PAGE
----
Hello Share Riddlers. Many of us still invest in oil giants. This is often because of the juicy dividends they pay, while staying fairly secure as reliable cash earners. I think most of us expect that Brent crude will keep rising in value. Yes, there was a nasty fall a few months ago, but the price is making what appears to be a sustained rally now. It’s the oil price which has brought the main oilers fatter profits lately.
BP (BP.)’s numbers have excited the market with the shares up 3% and change today. Full year profits have doubled versus 2017 thanks predominately to higher energy prices, whilst the dividend (currently equivalent to a 6% yield) was edged up by 2.5%. What is there not to like for growth or income biased investors? After all with a gearing ratio of just over 30%, a bunch of oil reserves, chat about buybacks and an experienced management team, it is not as if the company is going to go bust or anything. All of this is very true - after all these are the reasons why nearly every single corporate pension fund holds BP or its dogged UK-listed sector peer Royal Dutch Shell (RDSB). However as a private investor…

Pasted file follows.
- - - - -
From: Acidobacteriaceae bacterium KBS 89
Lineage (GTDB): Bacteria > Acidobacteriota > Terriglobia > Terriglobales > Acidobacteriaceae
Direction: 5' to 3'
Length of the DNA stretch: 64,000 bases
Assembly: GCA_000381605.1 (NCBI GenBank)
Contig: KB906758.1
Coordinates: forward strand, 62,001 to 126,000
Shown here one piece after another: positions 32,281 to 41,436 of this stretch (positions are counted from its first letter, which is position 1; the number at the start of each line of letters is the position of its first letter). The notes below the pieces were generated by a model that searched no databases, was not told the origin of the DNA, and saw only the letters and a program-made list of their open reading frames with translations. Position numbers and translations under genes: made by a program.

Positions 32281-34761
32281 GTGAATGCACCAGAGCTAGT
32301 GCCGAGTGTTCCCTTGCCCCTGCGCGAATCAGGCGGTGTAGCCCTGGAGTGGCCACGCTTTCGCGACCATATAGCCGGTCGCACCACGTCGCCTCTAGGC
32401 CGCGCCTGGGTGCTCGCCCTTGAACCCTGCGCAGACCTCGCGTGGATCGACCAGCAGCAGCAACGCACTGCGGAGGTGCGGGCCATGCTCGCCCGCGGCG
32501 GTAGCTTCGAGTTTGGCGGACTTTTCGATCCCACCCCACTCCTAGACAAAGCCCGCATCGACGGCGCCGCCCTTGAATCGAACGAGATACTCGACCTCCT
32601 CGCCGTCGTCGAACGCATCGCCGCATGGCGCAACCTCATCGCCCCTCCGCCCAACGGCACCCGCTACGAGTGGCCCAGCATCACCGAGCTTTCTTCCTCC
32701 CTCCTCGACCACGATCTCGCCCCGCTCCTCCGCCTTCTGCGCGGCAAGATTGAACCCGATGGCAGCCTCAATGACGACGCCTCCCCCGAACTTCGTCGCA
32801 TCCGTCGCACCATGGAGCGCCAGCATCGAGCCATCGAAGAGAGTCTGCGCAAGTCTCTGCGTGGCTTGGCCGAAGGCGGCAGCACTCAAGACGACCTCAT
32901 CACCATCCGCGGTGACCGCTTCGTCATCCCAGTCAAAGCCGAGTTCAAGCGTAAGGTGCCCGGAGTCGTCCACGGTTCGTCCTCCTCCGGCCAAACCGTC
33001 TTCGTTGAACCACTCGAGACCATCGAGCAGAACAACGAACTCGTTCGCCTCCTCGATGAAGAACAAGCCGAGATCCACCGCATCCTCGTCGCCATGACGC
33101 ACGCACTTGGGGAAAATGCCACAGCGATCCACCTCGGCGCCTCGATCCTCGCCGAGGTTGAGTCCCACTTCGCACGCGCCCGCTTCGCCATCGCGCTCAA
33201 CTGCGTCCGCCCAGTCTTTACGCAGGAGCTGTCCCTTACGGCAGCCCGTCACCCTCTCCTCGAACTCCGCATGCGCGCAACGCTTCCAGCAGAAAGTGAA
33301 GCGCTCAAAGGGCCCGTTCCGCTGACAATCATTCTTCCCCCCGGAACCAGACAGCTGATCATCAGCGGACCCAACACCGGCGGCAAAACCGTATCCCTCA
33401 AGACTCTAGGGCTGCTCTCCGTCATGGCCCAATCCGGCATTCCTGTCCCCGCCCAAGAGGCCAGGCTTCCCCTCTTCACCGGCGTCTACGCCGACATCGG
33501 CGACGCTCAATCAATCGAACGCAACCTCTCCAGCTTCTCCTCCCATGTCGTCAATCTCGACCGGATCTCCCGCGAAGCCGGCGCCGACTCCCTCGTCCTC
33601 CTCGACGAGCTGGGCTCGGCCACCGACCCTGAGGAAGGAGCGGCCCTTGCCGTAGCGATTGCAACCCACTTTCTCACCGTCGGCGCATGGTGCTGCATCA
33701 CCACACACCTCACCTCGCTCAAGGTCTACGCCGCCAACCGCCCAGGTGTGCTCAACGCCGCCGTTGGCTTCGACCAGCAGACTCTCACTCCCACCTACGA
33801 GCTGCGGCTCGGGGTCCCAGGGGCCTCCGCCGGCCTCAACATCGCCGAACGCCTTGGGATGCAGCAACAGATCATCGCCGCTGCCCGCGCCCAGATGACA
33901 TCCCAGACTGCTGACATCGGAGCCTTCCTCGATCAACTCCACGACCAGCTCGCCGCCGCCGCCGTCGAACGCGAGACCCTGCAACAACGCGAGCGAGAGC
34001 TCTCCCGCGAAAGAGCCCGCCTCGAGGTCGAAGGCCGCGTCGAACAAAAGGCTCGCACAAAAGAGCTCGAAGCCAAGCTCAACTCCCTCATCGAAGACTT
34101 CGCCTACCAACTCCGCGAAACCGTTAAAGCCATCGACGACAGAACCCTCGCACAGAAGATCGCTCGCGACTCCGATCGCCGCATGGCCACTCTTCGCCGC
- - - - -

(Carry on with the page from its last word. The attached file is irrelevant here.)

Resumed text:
Hello, Share Bunnies. As the Brexit mess becomes even messier, we need to continue careful consideration of what will happen to our shares. These are the choices. If we *crash out of Europe, the pound will take a hard knock. If we have a soft Brexit, it will shoot up. * TW Note, incorrect word used by those who want to stay in Europe but do not dare admit it like Malcolm.
TW Note: Evil was a bull of this shite at 130p at which point I called him out. The shares are now 24p, Cawky has been long and wrong for far too long. Back to Tim...
In the old days ( i.e only three years ago) the BBC pension fund was invested, as it should have been in safe dividend plays like BP, Shell and BAT Industries. But that sort of portfolio played badly with the uber politically correct state funded broadcaster. So its all change. The new top 20 holdings as at 31 March 2018 are below.
The following trove of emails were filed by Frontera Resources (FRR) in the case against Outrider which could well bring it down. But the emails themselves are quite stunning as you can see below, demonstrating that this company is uninvestable.